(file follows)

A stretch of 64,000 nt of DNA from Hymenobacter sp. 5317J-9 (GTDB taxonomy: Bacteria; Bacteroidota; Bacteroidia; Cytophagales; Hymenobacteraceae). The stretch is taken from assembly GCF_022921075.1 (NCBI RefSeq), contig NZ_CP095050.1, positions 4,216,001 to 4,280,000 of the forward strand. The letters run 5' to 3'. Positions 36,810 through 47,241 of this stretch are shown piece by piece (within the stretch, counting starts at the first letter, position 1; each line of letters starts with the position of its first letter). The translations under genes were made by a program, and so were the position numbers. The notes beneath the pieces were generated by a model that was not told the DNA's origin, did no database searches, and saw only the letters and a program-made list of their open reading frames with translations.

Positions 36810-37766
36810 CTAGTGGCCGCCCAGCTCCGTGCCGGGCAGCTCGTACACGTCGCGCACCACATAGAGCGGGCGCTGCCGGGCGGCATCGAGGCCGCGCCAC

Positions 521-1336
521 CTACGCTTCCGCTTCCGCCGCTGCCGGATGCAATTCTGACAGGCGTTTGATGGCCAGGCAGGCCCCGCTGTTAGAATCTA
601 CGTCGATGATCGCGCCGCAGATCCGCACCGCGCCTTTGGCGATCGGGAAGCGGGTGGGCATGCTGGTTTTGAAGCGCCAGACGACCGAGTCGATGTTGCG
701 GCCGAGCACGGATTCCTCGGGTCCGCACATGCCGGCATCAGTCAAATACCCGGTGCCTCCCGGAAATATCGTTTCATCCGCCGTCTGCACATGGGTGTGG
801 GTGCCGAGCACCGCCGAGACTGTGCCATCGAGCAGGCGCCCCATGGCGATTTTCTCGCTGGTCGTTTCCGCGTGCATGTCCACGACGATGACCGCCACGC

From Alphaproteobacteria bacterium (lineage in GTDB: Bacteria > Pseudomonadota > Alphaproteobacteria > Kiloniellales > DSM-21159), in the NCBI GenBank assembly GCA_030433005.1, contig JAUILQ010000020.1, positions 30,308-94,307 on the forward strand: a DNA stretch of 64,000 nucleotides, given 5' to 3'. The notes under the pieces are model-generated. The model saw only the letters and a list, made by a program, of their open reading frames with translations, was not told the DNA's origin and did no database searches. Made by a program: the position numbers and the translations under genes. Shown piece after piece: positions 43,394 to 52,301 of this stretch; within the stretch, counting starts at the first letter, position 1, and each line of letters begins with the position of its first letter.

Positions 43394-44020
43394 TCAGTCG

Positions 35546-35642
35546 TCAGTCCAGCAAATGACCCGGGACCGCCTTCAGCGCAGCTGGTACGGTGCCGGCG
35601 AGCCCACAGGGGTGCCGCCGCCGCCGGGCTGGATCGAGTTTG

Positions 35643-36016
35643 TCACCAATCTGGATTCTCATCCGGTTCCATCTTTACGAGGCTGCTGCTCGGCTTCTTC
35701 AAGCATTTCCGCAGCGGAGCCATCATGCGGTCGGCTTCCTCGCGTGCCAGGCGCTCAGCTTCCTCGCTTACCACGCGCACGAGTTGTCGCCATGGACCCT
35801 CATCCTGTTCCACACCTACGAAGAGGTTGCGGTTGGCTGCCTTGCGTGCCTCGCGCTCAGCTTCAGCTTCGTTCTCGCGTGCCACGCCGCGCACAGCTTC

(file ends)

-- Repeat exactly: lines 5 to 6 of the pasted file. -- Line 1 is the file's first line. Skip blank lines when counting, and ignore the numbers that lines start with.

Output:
521 CTACGCTTCCGCTTCCGCCGCTGCCGGATGCAATTCTGACAGGCGTTTGATGGCCAGGCAGGCCCCGCTGTTAGAATCTA
601 CGTCGATGATCGCGCCGCAGATCCGCACCGCGCCTTTGGCGATCGGGAAGCGGGTGGGCATGCTGGTTTTGAAGCGCCAGACGACCGAGTCGATGTTGCG